CBS News Washington bureau chief Chris Isham says a report that he was an FBI informant is “outrageous and untrue.”
The original report naming Isham claimed as a journalist at ABC News he had cooperated with the FBI. Isham concedes he may have been the person being discussed, but he was no “informant.” Isham worked as an investigative journalist at ABC, and he says he would contact the FBI in the course of stories to attempt to confirm facts. “At no time did I compromise a confidential source with the FBI or anyone else…The suggestion that I was an informant for the FBI is outrageous and untrue. Like every investigative reporter, my job for 25 years has been to check out information and tips from sources.”
In a statement, CBS says it is reviewing the matter internally. “CBS News has strict standards regarding the handling of source material and we are discussing the facts of the allegations with Chris. The events in question are a matter between the FBI and ABC News.”
According to the network, Isham has had a long and distinguished career in network news:
Isham had been the Chief of Investigative Projects for ABC News in New York, where he built an investigative unit recognized as one of the most successful of its kind in television news. Under his leadership, the ABC News Investigative Unit broke hundreds of exclusive reports on a wide range of topics from terrorism to political corruption. The unit built an investigative site called the “Blotter” on ABCNews.com. The “Blotter” broke the Mark Foley story, among many others.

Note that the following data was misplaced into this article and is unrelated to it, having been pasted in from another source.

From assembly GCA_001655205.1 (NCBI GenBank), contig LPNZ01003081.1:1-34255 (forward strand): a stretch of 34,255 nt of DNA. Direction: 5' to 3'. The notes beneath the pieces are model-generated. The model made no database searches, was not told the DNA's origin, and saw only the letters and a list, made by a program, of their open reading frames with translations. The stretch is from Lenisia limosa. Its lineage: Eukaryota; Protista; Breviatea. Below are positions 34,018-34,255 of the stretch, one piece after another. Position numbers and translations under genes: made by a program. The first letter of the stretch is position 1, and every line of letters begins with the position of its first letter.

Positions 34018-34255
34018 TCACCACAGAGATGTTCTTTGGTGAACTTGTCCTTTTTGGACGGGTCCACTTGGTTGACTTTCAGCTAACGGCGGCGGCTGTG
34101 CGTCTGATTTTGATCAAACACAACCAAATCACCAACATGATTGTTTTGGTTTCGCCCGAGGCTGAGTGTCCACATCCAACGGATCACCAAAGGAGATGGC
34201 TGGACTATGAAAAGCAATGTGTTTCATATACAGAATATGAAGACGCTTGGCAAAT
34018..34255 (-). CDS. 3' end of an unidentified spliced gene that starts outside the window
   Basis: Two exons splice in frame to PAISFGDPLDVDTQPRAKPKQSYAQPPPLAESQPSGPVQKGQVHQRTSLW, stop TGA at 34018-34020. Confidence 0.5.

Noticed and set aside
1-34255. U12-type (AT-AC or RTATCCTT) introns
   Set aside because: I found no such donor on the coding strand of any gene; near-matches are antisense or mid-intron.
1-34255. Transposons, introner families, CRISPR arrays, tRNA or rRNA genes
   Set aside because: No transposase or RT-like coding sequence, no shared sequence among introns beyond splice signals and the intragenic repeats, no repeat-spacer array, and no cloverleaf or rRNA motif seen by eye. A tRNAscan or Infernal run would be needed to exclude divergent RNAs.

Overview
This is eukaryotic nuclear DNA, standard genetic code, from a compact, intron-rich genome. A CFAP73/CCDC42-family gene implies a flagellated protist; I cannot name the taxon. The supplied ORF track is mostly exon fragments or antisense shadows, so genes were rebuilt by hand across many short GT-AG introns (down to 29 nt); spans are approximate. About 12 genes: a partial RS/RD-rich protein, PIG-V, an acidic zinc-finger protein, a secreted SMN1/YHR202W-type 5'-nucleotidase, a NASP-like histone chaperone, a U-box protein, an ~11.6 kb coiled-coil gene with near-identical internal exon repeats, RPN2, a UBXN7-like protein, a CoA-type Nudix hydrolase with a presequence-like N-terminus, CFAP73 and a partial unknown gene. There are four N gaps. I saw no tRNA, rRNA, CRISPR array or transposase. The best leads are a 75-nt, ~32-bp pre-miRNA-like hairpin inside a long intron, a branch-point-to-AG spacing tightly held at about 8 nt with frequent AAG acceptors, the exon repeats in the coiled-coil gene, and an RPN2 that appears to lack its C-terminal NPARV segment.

Isham has been recognized with all of the major awards in the broadcast industry including numerous news Emmys, two Columbia DuPont Awards, a Peabody Award, four National Headliners Awards, two Overseas Press Club Awards, the ABA Gavel Award, the Joan Shorenstein Barone Award and three Edward R. Murrow Awards from the Radio Television News Directors Association (RTNDA) and an Investigative Editors and Reporters Award for online journalism.
Isham’s full statement, released by CBS News:
“The suggestion that I was an informant for the FBI is outrageous and untrue. Like every investigative reporter, my job for 25 years has been to check out information and tips from sources. In the heat of the Oklahoma City bombing, it would not be unusual for me or any journalist to run information by a source within the FBI for confirmation or to notify authorities about a pending terrorist attack. This is consistent with the policies at every news organization. But at no time did I compromise a confidential source with the FBI or anyone else. Mr. Cannistraro was not a confidential source, but rather a colleague – a paid consultant to ABC News who had already spoken to the FBI about information he had received.”
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